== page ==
XPath is really the main ingredient of this recipe – the Google Spreadsheets element is just there to hold the flavour.
Dave Pattern has kindly put a webservice on top of the Usage data the University of Huddersfield released – for the details see http://www.daveyp.com/blog/archives/854
Create a new Google Spreadsheet (you’ll need a Google account for this)
In the first column put the Header “ISBN” (i.e. in A1), and then in the first cell (A2) put the ISBN – in this example I’m using 159308000X – “The Adventures of Huckleberry Finn”
In the second column (cell B2) we are simply going to form the URL for the recommendations web service by using the formula:
Now we’ve done the preparation, we are going to use a function called ‘importxml’ and XPath to find some specific information in the response we get back from the web service.
Before we do this, we need to know the structure of the XML response. This is sort of documented at http://library.hud.ac.uk/data/usagedata/_readme.html. I’m not going to replicate the whole structure here, but concentrate on the aspects I’m going to use in this example. I’m interested in the ‘suggestions’ part of the XML – that is, what are the recommendations. For these purposes the part of the XML structure we are interested in looks like:
The bit I’m really interested in is the list of ISBNs (there will be one
id — an internal id for the bibliographic record (which can be used to query the web service as well as the ISBN)
common — the number of times both items were borrowed by borrowers who borrowed both items
before — the number of times the suggested book was borrowed before the current item
same — the number of times the suggested book was borrowed at the same time as the current item
after — the number of times the suggested book was borrowed after the current item
total — the number of times the suggested book has been borrowed by anyone
OK – now we’ve looked at the structure of the XML, let’s construct an XPath expression to the element.
There is a pretty good basic intro to XPath available at http://www.w3schools.com/Xpath/xpath_intro.asp, which I’d recommend for a more detailed tutorial on XPath. For the purposes of this example, we are going to use two aspects of XPath.
The ‘/’ character is used to select XML elements starting from the ‘root’ node (in our case – all other elements are within the elements). This looks a bit like a file path – so to select the ISBN element given the structure above, we would construct an XPath like:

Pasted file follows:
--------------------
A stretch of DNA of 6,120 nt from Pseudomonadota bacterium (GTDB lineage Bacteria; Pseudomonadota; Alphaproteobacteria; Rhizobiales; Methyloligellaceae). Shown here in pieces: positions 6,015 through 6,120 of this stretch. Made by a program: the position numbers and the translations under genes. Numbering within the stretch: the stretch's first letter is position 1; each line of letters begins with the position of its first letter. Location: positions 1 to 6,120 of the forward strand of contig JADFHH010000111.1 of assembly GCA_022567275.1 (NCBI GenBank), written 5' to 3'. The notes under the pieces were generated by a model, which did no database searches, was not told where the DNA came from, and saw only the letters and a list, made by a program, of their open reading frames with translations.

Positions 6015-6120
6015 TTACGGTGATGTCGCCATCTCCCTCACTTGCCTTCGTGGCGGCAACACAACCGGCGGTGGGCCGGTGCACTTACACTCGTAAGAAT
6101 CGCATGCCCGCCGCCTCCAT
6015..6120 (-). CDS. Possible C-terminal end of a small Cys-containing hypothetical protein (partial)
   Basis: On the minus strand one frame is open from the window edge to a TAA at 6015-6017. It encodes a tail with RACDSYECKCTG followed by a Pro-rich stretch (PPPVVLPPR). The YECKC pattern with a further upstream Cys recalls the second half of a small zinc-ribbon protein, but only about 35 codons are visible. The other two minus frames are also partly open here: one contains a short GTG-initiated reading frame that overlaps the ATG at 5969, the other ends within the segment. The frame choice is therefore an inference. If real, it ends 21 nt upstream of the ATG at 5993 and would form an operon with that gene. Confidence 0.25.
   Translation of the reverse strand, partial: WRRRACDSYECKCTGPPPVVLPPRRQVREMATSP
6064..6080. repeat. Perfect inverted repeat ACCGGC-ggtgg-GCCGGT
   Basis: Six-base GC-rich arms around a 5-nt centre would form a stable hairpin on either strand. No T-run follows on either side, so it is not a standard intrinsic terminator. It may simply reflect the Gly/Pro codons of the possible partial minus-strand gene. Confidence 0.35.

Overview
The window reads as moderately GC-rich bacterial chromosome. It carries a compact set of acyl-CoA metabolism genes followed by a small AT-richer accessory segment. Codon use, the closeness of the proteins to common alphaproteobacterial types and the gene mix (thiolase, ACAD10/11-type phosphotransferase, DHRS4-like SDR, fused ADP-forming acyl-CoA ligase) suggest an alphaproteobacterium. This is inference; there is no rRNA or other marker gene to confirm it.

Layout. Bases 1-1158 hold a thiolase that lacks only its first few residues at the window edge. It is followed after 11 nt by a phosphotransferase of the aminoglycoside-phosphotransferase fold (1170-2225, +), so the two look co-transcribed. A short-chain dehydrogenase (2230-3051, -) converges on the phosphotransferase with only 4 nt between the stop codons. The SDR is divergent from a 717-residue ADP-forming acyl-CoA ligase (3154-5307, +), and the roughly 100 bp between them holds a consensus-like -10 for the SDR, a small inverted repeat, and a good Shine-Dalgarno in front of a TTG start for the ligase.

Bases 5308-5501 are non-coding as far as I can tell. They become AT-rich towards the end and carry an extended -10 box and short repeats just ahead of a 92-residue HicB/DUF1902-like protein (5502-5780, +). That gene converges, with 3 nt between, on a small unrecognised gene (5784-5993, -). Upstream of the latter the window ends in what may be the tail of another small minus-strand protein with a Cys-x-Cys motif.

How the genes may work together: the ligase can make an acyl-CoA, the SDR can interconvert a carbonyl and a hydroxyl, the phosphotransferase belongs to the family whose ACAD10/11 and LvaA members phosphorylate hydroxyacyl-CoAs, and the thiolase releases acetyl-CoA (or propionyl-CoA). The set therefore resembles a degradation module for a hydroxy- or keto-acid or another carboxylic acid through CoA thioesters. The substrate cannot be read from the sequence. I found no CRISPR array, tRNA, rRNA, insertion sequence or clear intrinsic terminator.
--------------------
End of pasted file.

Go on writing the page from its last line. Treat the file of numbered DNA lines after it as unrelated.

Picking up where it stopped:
This is essentially saying “retrieve all the
Using ‘/’ means we are looking for an exact to the specified path – so you need to get the path completely right, otherwise the expression will fail (or retrieve something different to what you are expecting).
Also note that this is not necessarily a unique path within the XML – since you can have multiple
Since the ‘importxml’ function needs a URL for an XML file, and an XPath expression, we could now construct the following ‘importxml’ function:
This would retrieve a list of the ISBNs that correspond to recommendations based on our original ISBN.
However, I’m going to go a step further, and rather than simply retrieve the ISBN, I’m going to get the ‘id’ which is an attribute of the element. In XPath the attributes are indiciated by a prefix of ‘@’. So to modify the above XPath statement to get the value of the id attribute for each (rather than simply the value stored in the element) we would use:
Since we’ve already constructed our URL in cell B2, we can now use this with importXML by putting the following formula in C2:
This will retrieve all the relevant ids (at time of writing this is 11 recommendations, including some duplicates)
As well as simply allowing us to specify a path, XPath also allows us to insert values so that we only retrieve attributes or elements that relate to specific values. So given that the first id retrieved by the above XPath is “60300” we could now retrieve the ‘total’ attribute for
So, in Column D we can put a formula that reuses the IDs retrieved in Column C. Something like:
Some further tweaking and we can fill in several of the attributes of the element.
My finished spreadsheet is available at
There are some issues and limitations to using Google Spreadsheets in this way, but this is a handy way of constructing and testing XPath expressions and seeing the response – and for very simple XML structures is usable.
Tony Hirst added the following comment to this original post:
The Yahoo YQL Developer console is another environment where you can query XML documents according to a path statement.
For example, the following query pulls back the titles of books that are associated with ISBN 159308000X.
select items.item.title from xml where url=’http://library.hud.ac.uk/api/usagedata/isbn=159308000X’
The format of the query is:
select PATH from xml where url=’URL_TO_XML_DOC’
Here’s a direct link to the query (you probably need to sign in with a Yahoo account):
The path starts at the element below the root element. So in Dave’s XML data, the root element is usage_data.
To pull back the description element (/usage_data/description) I would simply:
select description from xml where url=’http://library.hud.ac.uk/api/usagedata/isbn=159308000X’
To get loan histories, the query would be:
select items.item.loan_history from xml where url=’http://library.h…